Here's the thing, though. Women swarmed all over sexist-pig Dewey, er, Dui. His college landlady financed one of his first ventures. He won his wife over the active courting of another man, and she stayed faithful to him even when he, er, didn't return the favor. There's all kinds of suspicious-looking stuff in his life history, often involving his secretaries. (If you're interested, I recommend Dee Garrison's Apostles of Culture. Very good book, very readable.)

I can think of only one explanation for all this.

Dui was a vampire. Of course.

I, of course, am a zombie:

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Friday foolery: This is a blog post about a news article about a scientific paper

Oct 01 2010 Published by under Miscellanea

In the first sentence I link to the article, making sure not to use the verboten "click here" as the link text. I also make a meta-remark on why the linked-to article is worthy of notice, and summarize it if I have not done so already.

A piquant quote often follows:

In this paragraph I will state in which journal the research will be published. I won't provide a link because either a) the concept of adding links to web pages is alien to the editors, b) I can't be bothered, or c) the journal inexplicably set the embargo on the press release to expire before the paper was actually published.

And I end with a one-line zinger.

8 responses so far

Friday foolery: classification and thesaurus follies

Sep 10 2010 Published by under Miscellanea

So I've talked a lot here about classification in libraries, why libraries do it and how it works.

Sometimes, though? Really, truly doesn't work all that well.

I've librariansplained thesauri too. At some point in very complicated thesauri, following the chain of broader/narrower terms can lead to patent absurdities. Ah, well. Human systems are imperfect.

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The Tip of the Iceberg

Aug 30 2010 Published by under How Libraries Work, Miscellanea

The end of the summer and beginning of fall (for academics) is the busiest time of the year - I'm swamped!  A second reason for my silence is that I've been thinking more deeply about some other issues within the academy. Recently I became part of a team appointed to look at our internal assessment activities in the libraries and also determine the scope, depth, and impact of our organization to the campus administration and beyond. In a word - ROI. We must show it and we must prove it to others.

Now I know a lot of academics think assessment and ROI is a dirty word, rife with assumptions that curricula and teaching pedagogy will be micomanaged and misinterpreted by souless bureauocrats, and perhaps even altered at whim to meet fictitious benchmarks, much like Winston Smith in 1984. I'm not denying this can and does happen. Assessment is a popular buzzword today in the academy, and as long as the recession lasts I suspect it will stay high on the radar screen.  

In libraries assessment has generally been a numbing and jumbled mixture of circulation transactions, budget and financial data on products, usability studies with patrons on technology interfaces, products and services, and the occassional collections analysis or technology inventory. In short, a lot of things are measured but not necessarily considered holistically or even determined if the measure is worth the time and effort to maintain. Coupled with this phenomena is the requirement that libraries provide statistics to the member organizations to which they belong, such as ARL, ACRL,  and the like. In many cases the reporting requirements change yearly and libraries must anticipate how to best answer these questions. Inherent in all of this reporting, of course, is the desire to have the numbers provided show your library in a positive way: rank highly on the ARL list, high ILL lending to other institutions, or any other measure.   So this assignment I've been given is going to be very interesting, because it will go to the heart of many of the things we do and how much of our time, staff, and money we spend on them.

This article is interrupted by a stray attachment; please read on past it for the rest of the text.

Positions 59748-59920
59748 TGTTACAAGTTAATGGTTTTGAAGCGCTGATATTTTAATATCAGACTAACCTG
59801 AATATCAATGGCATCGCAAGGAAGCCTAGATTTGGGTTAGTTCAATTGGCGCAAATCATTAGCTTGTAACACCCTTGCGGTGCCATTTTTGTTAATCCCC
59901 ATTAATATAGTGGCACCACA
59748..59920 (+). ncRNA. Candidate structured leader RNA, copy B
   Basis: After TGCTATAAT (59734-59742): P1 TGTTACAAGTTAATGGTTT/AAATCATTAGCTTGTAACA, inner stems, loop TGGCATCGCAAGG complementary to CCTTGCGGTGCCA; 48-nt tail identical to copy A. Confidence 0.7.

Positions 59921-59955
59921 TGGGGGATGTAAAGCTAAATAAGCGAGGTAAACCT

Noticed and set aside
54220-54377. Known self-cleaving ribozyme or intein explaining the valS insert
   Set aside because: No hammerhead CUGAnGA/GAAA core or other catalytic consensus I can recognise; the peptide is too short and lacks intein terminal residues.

This development dovetails nicely with the recent discussion on blogs and in the science 2.0 community on the future, purpose, and access to supplemental journal materials and the decision by the Journal of Neuroscience to stop accepting journal supplemental materials. Martin Fenner has a great blog post summarizing recent activity on the subject. I agree with him this decision brings up larger questions, like what is the concept of a scientific paper in the 2.0 (and 3.0) web environment? What should a paper contain? What is most important? What do researchers need to duplicate (or ignore) in their competing and complementary work? How should it be made available? And how will it be preserved or changes tracked to ensure proper attribution and recognition?  This concept of the scientific article, just like the current state of assessment workflow and methodology I describe for libraries, will need to determine what researchers need most and if the material is successful in meeting needs or generating funding or other support. 

This is a big challenge indeed, given the current state of disagreement among science disciplines about the use and deposition of materials in preprint repositories, practices and expectations for open shared data sets, the lack of well-defined standards for describing  data, and the need to archivally preserve materials for future generations. Plus as we look more broadly, will this new(er) concept of the research paper, assuming there's consensus on the result, work outside the sciences in  the social sciences and humanities? It's well-known there's already a difference of opinion today in how each of these areas create, disseminate and evaluate peer-reviewed content. Can a new model be created that works for all disciplines?